Sherman wrote this to another professor at Louisiana State Seminary (where he taught) in 1860, seeing the inevitability of a Civil War. Sherman had seen combat in the Seminole Wars.

You people of the South don’t know what you are doing. This country will be drenched in blood, and God only knows how it will end. It is all folly, madness, a crime against civilization! You people speak so lightly of war; you don’t know what you’re talking about. War is a terrible thing! You mistake, too, the people of the North. They are a peaceable people but an earnest people, and they will fight, too. They are not going to let this country be destroyed without a mighty effort to save it … Besides, where are your men and appliances of war to contend against them? The North can make a steam engine, locomotive, or railway car; hardly a yard of cloth or pair of shoes can you make. You are rushing into war with one of the most powerful, ingeniously mechanical, and determined people on Earth — right at your doors. You are bound to fail. Only in your spirit and determination are you prepared for war. In all else you are totally unprepared, with a bad cause to start with. At first you will make headway, but as your limited resources begin to fail, shut out from the markets of Europe as you will be, your cause will begin to wane. If your people will but stop and think, they must see in the end that you will surely fail.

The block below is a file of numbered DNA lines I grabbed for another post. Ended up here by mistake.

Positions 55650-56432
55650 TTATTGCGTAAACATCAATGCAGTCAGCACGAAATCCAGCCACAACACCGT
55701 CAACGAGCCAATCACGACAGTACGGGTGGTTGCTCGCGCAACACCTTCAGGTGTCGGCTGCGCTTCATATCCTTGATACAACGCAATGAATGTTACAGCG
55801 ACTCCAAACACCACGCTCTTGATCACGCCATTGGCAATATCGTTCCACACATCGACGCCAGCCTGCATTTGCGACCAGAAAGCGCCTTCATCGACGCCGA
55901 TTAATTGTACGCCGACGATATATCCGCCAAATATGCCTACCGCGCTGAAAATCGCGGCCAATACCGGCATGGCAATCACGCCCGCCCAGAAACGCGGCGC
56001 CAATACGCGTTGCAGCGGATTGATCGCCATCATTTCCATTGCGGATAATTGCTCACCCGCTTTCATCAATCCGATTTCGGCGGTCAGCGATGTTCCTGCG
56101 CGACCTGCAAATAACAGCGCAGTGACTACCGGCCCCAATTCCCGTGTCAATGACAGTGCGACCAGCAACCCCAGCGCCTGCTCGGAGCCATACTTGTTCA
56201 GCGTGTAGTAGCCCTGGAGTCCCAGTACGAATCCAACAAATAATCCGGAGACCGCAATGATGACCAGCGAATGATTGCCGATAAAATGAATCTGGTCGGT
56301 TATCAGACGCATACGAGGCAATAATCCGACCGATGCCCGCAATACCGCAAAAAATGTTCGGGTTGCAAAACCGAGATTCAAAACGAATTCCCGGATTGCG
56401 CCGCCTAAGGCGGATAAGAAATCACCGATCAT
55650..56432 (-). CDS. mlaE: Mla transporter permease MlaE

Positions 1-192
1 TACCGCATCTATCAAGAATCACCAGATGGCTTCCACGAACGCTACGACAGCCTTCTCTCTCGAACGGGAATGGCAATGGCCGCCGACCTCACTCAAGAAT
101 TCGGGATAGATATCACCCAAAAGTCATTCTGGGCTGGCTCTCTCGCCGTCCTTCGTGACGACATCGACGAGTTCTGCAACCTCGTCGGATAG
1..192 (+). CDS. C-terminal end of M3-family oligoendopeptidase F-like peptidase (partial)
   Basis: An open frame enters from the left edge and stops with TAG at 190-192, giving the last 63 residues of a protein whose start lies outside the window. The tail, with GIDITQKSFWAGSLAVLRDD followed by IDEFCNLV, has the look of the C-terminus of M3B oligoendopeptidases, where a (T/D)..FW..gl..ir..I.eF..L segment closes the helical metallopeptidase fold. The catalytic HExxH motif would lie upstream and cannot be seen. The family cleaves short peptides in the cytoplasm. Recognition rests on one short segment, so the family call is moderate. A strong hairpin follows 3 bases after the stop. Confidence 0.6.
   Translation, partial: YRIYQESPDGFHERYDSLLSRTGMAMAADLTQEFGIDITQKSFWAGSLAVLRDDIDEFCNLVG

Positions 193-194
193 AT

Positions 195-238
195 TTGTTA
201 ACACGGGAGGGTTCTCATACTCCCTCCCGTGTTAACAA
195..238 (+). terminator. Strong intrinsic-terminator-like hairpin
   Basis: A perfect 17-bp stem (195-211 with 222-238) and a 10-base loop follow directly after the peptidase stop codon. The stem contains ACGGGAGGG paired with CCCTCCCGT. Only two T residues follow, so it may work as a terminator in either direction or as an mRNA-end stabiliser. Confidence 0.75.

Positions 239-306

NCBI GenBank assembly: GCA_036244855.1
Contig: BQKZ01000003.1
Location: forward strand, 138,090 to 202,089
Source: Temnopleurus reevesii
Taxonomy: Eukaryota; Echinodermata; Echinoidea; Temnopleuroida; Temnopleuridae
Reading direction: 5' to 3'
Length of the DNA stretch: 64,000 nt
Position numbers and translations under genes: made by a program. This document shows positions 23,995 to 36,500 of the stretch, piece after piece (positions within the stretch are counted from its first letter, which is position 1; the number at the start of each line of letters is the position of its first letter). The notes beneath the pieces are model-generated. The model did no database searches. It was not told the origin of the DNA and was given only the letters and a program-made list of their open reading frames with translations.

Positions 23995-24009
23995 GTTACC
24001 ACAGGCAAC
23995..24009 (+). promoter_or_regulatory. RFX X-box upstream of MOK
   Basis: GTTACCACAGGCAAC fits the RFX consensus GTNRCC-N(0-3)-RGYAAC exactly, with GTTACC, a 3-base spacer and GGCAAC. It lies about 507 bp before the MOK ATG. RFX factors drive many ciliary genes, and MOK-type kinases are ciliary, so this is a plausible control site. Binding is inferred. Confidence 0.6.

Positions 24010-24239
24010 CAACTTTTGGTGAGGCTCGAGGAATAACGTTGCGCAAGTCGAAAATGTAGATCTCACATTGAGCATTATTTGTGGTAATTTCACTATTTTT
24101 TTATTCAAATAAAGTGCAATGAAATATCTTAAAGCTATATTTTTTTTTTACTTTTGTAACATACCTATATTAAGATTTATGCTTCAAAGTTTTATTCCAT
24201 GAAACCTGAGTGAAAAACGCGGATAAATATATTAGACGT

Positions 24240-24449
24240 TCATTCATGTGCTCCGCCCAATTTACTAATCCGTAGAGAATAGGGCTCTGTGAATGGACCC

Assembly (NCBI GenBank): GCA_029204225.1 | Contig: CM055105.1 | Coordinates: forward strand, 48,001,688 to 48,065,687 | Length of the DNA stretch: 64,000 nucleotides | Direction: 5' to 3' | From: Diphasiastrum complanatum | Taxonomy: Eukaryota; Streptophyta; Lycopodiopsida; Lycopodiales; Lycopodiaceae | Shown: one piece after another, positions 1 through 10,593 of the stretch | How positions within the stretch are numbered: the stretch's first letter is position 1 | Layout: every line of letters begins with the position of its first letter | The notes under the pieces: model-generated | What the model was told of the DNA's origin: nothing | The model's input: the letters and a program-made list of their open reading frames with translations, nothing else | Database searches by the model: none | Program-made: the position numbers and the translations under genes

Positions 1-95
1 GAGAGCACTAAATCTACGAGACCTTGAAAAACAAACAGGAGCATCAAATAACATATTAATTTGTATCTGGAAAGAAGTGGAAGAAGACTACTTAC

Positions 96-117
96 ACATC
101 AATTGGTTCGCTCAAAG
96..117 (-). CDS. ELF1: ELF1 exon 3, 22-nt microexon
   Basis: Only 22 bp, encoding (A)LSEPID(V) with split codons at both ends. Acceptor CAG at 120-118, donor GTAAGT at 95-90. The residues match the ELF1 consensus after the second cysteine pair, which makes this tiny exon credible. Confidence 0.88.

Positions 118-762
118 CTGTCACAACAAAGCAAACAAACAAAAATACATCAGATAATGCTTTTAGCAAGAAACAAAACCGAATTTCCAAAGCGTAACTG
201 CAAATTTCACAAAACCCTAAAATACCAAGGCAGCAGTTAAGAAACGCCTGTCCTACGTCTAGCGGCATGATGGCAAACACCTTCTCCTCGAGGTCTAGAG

Sherman was sent home early in the Civil War because of his extreme pessimism– he was deemed a bit crazy. Turns out he was very accurate. A piece of trivia I also discovered researching my Duty, Honor, Country books was that he was ship-wrecked not once, but twice, coming in to San Francisco harbor. And he was on the expedition that confirmed the discovery of gold in CA, which started the gold rush.

Here’s his entry in the Cullum Register of Graduates for West Point where he is #1022, which means he is the 1,022 graduate of the Academy. Hmm, had to look mine up. I get #38625. Still, that’s not a lot since 1802.